Monetary Policy and Bank Lending: A Natural Experiment from the US Mortgage Market
Carlo Wix () and
Annual Conference 2016 (Augsburg): Demographic Change from Verein für Socialpolitik / German Economic Association
This paper explores how credit demand affects the pass-through of monetary policy to bank lending. We employ a novel identification strategy based on exploiting exogenous cross-sectional variation in local mortgage credit demand across U.S. counties following the occurrence of large natural disasters. First, we show that large natural disasters cause increased local credit demand in the short-term and reduced local credit demand in the medium-term, which we interpret as intertemporal substitution. We then test whether the effect of monetary policy on bank lending is different for unaffected counties and counties subject to an exogenously reduced credit demand following a natural disaster. We find that credit growth associated with a one percentage point decrease in the federal funds rate is 9 percentage points higher in counties with reduced credit demand relative to unaffected counties. Hence, our results suggest that monetary policy is more effective when credit demand is low.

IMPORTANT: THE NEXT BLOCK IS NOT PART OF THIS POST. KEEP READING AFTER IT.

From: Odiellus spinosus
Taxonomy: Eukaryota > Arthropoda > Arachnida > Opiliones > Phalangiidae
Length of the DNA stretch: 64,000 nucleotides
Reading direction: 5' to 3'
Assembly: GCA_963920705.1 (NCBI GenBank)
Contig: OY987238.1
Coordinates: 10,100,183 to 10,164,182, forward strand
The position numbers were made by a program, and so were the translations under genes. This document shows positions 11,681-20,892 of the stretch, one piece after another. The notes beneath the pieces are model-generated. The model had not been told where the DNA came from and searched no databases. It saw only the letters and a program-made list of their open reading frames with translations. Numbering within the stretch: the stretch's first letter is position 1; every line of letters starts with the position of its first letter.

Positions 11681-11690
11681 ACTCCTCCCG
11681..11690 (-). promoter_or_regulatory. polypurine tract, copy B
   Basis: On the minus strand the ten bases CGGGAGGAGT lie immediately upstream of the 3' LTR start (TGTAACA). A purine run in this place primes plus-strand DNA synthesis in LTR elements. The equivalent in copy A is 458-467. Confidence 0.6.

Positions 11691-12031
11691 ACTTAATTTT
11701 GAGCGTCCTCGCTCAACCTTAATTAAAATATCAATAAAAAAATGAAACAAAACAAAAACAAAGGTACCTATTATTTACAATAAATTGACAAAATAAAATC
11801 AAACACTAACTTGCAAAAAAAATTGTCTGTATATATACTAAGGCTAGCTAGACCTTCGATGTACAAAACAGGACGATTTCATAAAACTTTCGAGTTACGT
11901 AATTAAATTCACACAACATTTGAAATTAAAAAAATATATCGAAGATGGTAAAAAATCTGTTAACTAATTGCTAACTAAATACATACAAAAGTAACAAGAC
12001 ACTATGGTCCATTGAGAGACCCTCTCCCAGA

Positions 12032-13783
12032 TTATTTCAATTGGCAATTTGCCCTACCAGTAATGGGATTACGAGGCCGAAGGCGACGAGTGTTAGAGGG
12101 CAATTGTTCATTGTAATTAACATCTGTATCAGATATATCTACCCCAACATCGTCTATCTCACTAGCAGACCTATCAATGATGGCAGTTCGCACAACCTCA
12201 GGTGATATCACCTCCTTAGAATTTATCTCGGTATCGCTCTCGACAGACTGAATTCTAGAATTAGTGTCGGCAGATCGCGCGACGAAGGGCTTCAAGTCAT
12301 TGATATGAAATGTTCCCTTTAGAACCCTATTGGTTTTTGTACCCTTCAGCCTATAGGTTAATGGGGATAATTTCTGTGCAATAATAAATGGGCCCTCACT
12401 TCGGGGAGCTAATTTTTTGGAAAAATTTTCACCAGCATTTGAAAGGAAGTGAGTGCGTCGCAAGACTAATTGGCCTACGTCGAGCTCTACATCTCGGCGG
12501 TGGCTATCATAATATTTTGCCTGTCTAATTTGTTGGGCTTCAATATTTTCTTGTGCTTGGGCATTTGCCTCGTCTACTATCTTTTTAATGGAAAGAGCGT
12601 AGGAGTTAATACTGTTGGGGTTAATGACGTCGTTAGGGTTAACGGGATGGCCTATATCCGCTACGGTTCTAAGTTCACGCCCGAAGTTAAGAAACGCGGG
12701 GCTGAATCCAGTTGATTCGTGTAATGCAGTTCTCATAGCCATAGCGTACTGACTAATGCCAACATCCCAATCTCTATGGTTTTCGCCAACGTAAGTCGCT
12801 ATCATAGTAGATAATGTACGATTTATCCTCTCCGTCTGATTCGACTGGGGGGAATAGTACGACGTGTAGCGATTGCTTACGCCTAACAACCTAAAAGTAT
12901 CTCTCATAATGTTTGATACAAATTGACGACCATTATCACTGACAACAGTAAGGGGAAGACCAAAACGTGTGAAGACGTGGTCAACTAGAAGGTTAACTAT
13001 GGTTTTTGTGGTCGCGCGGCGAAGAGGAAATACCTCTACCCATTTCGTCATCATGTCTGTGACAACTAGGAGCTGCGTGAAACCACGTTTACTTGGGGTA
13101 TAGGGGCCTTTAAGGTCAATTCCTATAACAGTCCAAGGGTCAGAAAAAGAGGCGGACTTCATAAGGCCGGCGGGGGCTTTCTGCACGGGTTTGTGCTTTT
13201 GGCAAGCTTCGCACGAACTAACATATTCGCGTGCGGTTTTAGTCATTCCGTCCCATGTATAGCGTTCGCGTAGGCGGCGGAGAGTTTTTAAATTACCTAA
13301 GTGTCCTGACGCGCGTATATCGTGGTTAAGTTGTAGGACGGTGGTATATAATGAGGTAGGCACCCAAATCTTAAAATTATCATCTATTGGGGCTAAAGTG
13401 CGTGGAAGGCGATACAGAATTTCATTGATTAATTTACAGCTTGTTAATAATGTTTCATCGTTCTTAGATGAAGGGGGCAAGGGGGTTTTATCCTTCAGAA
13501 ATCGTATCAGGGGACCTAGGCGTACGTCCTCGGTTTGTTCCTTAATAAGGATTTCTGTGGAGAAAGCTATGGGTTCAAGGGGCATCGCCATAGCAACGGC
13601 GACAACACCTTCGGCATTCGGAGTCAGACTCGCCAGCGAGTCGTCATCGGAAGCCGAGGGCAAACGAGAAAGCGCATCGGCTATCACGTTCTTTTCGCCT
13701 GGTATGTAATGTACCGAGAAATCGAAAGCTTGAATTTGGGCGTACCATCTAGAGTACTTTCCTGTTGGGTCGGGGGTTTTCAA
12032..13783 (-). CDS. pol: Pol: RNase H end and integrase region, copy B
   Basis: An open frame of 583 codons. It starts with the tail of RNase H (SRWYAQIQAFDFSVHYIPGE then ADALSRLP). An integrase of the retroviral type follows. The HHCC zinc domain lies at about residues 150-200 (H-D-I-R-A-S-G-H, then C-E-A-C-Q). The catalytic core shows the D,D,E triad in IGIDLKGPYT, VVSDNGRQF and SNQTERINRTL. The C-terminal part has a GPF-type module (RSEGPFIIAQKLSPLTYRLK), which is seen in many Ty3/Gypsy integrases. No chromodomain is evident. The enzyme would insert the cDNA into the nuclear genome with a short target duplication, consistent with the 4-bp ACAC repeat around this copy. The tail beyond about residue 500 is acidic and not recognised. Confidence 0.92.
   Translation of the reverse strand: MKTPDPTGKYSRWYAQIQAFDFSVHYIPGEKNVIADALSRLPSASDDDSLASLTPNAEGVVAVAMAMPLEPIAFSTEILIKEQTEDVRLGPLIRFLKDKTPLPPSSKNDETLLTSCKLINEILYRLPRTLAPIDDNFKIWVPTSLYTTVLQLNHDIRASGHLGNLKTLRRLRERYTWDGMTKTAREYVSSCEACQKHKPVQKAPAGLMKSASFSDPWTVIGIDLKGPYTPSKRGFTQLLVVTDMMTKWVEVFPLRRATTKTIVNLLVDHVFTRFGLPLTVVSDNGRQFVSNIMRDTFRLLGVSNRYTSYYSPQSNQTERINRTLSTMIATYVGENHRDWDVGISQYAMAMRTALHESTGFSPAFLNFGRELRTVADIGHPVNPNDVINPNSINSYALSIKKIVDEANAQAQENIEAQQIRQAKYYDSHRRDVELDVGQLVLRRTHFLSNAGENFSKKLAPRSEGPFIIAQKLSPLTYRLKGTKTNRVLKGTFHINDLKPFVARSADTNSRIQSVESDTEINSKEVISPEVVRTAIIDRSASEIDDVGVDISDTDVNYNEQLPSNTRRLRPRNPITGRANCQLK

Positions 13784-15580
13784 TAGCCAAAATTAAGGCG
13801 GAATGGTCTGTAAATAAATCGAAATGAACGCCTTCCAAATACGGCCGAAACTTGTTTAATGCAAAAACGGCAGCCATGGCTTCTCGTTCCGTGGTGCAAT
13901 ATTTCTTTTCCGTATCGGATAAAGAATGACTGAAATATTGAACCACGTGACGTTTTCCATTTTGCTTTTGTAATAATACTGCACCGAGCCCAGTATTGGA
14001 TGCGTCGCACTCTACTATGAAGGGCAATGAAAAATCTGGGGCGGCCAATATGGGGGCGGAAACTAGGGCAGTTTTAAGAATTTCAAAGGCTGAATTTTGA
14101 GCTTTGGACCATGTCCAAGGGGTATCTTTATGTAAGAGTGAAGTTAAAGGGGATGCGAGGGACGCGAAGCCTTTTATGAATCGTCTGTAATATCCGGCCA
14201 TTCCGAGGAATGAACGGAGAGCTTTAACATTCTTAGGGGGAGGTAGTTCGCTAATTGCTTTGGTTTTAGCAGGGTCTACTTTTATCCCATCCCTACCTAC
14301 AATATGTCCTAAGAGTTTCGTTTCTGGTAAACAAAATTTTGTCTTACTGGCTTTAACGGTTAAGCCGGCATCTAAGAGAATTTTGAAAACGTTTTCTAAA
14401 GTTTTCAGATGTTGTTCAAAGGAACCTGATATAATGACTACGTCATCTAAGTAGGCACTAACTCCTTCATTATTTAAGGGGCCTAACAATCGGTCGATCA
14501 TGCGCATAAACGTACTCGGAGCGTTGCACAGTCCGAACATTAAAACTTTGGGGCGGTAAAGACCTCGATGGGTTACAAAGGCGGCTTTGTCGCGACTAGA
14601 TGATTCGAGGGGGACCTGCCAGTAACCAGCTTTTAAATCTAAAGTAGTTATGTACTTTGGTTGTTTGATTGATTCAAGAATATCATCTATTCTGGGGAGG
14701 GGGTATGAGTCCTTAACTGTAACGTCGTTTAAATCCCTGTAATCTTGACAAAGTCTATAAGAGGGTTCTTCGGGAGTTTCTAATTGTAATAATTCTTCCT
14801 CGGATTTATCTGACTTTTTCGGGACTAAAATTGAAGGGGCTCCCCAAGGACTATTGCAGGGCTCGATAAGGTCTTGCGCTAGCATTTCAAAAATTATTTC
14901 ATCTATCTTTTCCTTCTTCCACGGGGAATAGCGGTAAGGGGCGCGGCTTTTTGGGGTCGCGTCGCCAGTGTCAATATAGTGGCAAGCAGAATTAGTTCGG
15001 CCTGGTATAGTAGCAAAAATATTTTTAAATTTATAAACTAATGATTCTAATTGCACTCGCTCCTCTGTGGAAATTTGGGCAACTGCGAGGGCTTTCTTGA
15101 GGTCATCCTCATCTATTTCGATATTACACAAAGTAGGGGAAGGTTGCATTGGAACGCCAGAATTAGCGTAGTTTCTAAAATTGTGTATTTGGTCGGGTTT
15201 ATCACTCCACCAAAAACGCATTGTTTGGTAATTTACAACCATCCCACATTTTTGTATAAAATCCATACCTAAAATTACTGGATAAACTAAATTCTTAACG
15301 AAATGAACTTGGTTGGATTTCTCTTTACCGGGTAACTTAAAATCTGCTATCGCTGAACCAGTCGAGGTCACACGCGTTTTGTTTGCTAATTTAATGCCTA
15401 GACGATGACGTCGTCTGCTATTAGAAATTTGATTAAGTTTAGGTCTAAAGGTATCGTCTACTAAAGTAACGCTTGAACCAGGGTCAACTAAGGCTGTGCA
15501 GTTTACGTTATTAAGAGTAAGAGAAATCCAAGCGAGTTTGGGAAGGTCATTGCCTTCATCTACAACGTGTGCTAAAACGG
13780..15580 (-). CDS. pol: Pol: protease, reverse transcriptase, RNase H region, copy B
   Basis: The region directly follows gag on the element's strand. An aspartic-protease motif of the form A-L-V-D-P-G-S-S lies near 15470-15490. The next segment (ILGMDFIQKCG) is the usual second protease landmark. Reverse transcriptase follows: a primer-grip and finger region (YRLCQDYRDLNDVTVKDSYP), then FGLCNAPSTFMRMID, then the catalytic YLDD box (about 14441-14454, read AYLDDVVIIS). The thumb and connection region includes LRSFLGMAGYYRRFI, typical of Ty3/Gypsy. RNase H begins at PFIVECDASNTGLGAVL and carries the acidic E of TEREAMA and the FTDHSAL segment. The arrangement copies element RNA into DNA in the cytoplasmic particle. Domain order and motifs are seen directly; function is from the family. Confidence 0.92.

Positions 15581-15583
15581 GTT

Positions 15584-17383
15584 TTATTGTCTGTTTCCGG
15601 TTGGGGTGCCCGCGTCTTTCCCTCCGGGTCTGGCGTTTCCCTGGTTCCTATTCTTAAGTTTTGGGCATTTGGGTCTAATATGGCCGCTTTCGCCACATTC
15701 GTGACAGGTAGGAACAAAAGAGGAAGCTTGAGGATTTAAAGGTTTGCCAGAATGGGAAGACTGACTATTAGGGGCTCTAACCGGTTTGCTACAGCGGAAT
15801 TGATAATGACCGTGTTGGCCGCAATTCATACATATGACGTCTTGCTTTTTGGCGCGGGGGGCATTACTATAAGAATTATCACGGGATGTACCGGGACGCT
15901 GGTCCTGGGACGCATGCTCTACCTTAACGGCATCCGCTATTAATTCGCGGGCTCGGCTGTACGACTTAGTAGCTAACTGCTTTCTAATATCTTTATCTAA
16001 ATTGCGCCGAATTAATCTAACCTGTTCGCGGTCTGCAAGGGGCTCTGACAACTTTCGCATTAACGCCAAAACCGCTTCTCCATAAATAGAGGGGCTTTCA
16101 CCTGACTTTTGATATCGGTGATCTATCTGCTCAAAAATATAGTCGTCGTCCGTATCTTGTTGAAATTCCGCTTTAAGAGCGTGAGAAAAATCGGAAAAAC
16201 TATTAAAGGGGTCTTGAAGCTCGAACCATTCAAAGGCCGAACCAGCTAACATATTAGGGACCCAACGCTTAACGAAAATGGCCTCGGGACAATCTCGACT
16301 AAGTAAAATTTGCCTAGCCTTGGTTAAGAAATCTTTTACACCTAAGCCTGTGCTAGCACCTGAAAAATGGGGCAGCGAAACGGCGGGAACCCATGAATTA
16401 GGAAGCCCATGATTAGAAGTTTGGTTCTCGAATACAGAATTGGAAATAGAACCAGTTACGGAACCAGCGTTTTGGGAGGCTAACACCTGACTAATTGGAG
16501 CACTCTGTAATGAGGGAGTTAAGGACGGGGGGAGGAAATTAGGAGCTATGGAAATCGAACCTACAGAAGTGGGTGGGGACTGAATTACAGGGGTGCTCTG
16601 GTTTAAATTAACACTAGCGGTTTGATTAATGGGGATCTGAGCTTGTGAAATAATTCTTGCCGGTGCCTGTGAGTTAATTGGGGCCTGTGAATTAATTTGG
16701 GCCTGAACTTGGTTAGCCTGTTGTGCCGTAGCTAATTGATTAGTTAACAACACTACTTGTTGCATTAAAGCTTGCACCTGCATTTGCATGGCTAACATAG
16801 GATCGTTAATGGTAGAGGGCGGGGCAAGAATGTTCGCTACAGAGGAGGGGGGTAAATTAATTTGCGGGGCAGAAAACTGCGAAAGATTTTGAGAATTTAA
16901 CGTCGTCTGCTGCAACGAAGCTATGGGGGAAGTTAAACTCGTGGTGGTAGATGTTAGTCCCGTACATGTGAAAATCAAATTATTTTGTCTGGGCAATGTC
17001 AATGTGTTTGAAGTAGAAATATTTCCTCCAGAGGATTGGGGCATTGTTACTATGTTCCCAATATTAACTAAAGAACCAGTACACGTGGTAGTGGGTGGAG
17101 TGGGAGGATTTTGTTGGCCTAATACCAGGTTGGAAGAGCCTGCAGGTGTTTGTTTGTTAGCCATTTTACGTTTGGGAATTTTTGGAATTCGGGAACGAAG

JEL-codes: E52 G21 Q54 (search for similar items in EconPapers)
New Economics Papers: this item is included in nep-ban, nep-mac, nep-mon and nep-ure
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Persistent link: https://EconPapers.repec.org/RePEc:zbw:vfsc16:145943
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